Still, Amira doesn't blame all Pashtuns, only the Taliban, a distinction that may blur as Afghanistan settles into the process of peacemaking - and divvying up the spoils of victory.
"We live together with Pashtun people, and they didn't destroy our village," Amira says, as Hassina swings her head from side to side in his arms. "It was the Taliban and their Arab and Pakistani and Chechen allies. They are criminals, not those living here. We can live like brothers. It isn't the Afghans that are the problem, but our country's neighbors."
Kneeling to pray on a mat in the rubble of his house, Mr. Sabdari's brother, Mohammed Anwar, turns toward the destroyed mosque nearby. When he is done, he can't help but speak about Afghanistan's ethnic divide - how it is not all black-and-white.
"I'm only angry at the Taliban, not all Pashtun," Mr. Anwar says, still sitting on his mat, with long-overused shoes beside him. "There are many Tajiks who are Masood soldiers, but not all back him. It is the same with the Pashtun. They are not all Taliban."
What does he pray for, atop the mound that was once his house? "I am sad to pray here, but I have no other choice," he says. "I am thinking: How can I rebuild my home?"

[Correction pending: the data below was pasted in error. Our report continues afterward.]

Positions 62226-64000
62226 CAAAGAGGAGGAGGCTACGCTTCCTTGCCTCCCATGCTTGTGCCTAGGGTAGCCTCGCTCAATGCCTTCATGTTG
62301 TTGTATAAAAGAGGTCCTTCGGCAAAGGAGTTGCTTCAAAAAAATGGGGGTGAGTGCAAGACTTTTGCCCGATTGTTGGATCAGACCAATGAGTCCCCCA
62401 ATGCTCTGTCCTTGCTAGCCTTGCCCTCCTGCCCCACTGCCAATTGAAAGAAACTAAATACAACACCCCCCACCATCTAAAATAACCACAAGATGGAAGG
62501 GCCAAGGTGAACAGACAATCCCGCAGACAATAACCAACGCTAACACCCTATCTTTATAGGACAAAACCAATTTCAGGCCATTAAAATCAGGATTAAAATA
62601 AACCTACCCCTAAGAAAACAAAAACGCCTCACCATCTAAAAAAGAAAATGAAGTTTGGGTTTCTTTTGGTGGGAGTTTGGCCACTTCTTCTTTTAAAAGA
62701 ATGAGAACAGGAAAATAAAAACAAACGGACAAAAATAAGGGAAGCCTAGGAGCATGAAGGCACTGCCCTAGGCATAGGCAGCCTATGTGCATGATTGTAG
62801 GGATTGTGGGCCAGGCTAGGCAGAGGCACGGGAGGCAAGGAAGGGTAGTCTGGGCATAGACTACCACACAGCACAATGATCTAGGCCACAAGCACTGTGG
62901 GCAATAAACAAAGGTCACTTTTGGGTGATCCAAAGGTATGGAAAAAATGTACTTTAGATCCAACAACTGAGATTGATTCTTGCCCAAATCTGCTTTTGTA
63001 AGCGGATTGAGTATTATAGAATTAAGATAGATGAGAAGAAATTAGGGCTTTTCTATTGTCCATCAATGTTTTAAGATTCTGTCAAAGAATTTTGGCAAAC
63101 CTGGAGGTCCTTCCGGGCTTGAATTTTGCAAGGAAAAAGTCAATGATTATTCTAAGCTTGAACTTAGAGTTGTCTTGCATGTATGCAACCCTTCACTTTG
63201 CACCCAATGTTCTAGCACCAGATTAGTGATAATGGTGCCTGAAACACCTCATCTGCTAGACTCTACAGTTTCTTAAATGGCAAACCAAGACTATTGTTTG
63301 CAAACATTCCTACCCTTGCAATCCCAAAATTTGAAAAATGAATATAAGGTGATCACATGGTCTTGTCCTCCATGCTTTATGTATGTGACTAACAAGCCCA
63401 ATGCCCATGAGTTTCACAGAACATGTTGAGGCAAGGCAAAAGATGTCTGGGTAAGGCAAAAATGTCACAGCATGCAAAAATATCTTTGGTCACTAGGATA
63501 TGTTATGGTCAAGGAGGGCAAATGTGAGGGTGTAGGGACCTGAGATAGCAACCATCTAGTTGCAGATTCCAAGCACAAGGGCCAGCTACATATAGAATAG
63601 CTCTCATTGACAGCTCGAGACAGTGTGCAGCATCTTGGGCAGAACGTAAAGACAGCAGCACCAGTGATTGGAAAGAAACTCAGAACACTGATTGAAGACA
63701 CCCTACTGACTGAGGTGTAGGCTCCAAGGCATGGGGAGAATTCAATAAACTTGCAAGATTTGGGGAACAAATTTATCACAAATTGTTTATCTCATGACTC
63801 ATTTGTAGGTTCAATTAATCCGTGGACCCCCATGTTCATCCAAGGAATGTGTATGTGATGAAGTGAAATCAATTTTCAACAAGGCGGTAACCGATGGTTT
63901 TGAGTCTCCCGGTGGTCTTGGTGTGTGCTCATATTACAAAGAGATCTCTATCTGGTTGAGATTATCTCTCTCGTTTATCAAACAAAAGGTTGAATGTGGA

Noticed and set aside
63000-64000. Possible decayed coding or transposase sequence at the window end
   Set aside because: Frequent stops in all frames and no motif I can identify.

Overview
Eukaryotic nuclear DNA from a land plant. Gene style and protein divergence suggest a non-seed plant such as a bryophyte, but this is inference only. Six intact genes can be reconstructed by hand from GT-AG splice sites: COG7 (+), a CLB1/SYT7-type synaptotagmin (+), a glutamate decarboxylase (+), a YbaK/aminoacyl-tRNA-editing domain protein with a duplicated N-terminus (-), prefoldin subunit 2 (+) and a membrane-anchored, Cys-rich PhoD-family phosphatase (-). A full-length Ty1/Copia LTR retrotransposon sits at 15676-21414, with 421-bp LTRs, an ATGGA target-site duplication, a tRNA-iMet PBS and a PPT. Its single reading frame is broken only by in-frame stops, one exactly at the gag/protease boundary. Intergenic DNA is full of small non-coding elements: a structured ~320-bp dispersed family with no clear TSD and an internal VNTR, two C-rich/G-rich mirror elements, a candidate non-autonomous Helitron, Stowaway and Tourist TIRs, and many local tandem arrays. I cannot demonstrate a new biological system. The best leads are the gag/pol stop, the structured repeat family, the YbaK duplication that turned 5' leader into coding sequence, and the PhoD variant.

Such a move may be premature. There are frequent reports of Taliban fighters hiding in the hills and Pashtun villages here, who come down to the valley and attack civilians. Two died three days ago, among several incidents in the week since the Northern Alliance captured Kabul. "Pashtun villages are unsafe because the Taliban are hiding there," says Baba Ghochkar, a traveler on the road. "The alliance is trying to get them, but they are not finished."
Jema Khan, an alliance fighter who agrees to act as a guard on a visit to the nearby Pashtun village of Solakhil, says, "My commander says we will check all the houses and the hills, because there may be many more Taliban left hiding."
Untrue, counter Pashtuns in Solakhil, which lies almost within sight of Amira's ruined Tajik village. "It was a military area, and the Taliban destroyed all those houses," says Amin Ahmadgul. "But we did not do that, because we are like brothers with these Tajiks. We are Pashtun, but not Taliban. People should not think of the Taliban as Pashtuns."
No Taliban are hiding here or in any other village, a group of villagers say. On the day alliance forces swept into Kabul, they found and took away a dozen Taliban fighters, the villagers say. But they agree there are still many hiding in the mountains.
Ahmadgul gives voice to a point made by many Afghans, of every ethnic group here. "We have been fighting for more than 20 years. Each group wanted to lead, but with no good result," he says. "I think the only solution now is to work together. We just want a peaceful solution with all ethnic groups represented."
Including the Taliban? "No, no," he says. "They destroyed all this place and killed all these people. We don't want them."